One of the biggest losses that we will experience is the death of a loved one. Bereavement grief is difficult to cope with, and we all experience it differently. It often shows up as a physical and psychological reaction to the changes that have been forced upon us in a significant and meaningful way
Grief diminishes with time. Sometimes the pain of grief can increase in the first few months after a death, as not only the reality of what has happened is sinking in, but the support structures that were initially in place starts to fall away. Grief is a journey, and it cannot be hurried. It demands patience, emotional energy and courage. You are starting a new phase in your life and adapting to new challenges but you must also find the reserves of strength to call upon hope, courage and faith.
We experience many things when grieving; both emotional and mental. We can be experiencing them all at the same time. Shock, pain, sadness, anger, guilt, anxiety, mental disorganisation and feeling overwhelmed, relief, and loneliness. This is normal when you are grieving.
Sometimes it may seem easier to avoid grief, as nobody really wants to have to have grief in his or her life, but it is a healthy part of living. When we try to avoid grief it doesn’t go away, it just becomes more overwhelming. The harder we try the worse it becomes.
A healthy way to grieve
Is having the ability to move between the challenges of what you may need to deal with; the pain and emotion, and the practical aspect of day to day living. It may seem impossible, but when you look at yourself, what you are feeling and analyse your reactions, sometimes a path of action and reaction becomes clear.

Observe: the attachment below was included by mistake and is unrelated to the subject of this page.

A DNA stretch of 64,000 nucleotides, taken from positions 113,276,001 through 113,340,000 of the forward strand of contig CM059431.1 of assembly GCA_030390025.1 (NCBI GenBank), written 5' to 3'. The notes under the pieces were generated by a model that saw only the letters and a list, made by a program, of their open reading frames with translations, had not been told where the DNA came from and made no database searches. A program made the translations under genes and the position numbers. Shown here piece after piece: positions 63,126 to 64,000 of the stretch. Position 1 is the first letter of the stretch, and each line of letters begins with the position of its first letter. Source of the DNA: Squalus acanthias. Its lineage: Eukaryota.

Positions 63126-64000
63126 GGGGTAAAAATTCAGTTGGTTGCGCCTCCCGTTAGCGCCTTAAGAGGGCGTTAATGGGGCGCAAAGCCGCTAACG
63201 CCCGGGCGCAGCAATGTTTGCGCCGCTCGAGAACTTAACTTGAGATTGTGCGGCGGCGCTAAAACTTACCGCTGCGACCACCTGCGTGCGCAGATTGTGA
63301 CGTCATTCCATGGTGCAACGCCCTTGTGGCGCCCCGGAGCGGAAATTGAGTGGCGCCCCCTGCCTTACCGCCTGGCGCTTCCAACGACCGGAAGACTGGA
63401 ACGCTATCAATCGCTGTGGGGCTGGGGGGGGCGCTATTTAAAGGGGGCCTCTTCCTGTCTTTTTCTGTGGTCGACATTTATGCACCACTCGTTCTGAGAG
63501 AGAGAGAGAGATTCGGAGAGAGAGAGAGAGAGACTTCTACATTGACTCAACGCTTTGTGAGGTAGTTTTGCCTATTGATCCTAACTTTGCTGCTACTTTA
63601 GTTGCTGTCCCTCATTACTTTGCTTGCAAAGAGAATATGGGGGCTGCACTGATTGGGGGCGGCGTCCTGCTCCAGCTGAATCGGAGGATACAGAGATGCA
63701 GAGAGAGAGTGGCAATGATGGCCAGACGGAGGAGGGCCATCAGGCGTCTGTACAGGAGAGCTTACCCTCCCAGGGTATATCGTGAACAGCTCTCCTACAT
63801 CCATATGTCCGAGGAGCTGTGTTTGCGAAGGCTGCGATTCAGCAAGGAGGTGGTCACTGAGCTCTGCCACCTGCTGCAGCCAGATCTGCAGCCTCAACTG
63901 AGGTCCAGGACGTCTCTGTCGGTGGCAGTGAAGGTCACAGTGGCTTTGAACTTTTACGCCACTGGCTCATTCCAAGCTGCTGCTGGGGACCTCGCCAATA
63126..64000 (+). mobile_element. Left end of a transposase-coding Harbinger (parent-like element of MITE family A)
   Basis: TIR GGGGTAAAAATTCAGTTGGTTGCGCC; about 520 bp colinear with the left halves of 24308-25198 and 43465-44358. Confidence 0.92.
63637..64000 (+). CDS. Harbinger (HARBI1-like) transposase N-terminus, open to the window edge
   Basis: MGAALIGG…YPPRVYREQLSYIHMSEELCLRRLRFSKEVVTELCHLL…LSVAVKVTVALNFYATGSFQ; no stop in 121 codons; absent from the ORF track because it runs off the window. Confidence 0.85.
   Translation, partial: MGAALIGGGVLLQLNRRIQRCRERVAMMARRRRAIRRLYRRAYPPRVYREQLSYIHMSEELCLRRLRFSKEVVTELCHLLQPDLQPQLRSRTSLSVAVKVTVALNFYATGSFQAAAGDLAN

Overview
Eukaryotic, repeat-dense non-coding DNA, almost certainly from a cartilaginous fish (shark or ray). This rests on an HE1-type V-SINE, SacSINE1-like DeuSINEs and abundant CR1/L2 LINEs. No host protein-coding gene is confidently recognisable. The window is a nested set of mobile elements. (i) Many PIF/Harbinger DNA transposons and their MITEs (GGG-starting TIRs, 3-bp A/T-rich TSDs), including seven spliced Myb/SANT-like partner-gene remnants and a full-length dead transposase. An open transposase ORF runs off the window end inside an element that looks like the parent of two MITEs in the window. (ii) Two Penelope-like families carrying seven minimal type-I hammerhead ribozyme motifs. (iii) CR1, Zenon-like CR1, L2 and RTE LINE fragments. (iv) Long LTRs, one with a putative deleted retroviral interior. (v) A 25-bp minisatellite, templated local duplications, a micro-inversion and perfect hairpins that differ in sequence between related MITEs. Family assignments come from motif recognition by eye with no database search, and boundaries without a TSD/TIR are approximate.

Some Symptoms of Grief
Grief is the reaction we have to losses of significance in our lives. This can include:
- Loss of a pet
- Loss of a job or employment
- Loss of health
- Loss of a loved one
- Ending a relationship
- Loss of plans, goals or a dream
One of the biggest losses that we will experience is the death of a loved one. Bereavement grief is difficult to cope with, and we all experience it differently. It often shows up as a physical and psychological reaction to the changes that have been forced upon us in a significant and meaningful way.
Grief symptoms can include:
- Sadness, anger
- Breathlessness, physical weakness
- Confusion, crying, withdrawing from family and friends
How we experience grief, and for how long, depends upon many factors, such as how much the person meant to us, the role we played in caring for them, and how strongly we identified with their experiences.
What was our state of mind was like at the time? The state of our emotional, spiritual and physical wellness is also important. What other factors were happening in our lives at the time of their passing? It is not only a major loss in itself but it can often mean other losses as well such as:
- Loss of income or financial security
- Loss of routine, stability
- Loss of future together
- Loss of mutual friends
- Loss of opportunities
Some key ideas to help with grief:
- Take time for yourself each day
- Keep a journal – it can help
- Have a good cry it is part of the healing process
- Avoid making any major decisions for at least a year
- Take life one day at a time
- Write a letter to the one you have lost can really help
- Get help with financial matters
- Find a good listener or grief counsellor
- Take care of yourself
- Get regular exercise with gardening, walking, yoga or Tai Chi
- Relaxation Meditation
- Keep up with your hobbies, passions, and anything you love doing
- Create or continue a Grounded Spiritual Practice
I found for me when dealing with grief that the saying, ‘time heals’ is true. As time passes, you manage better.
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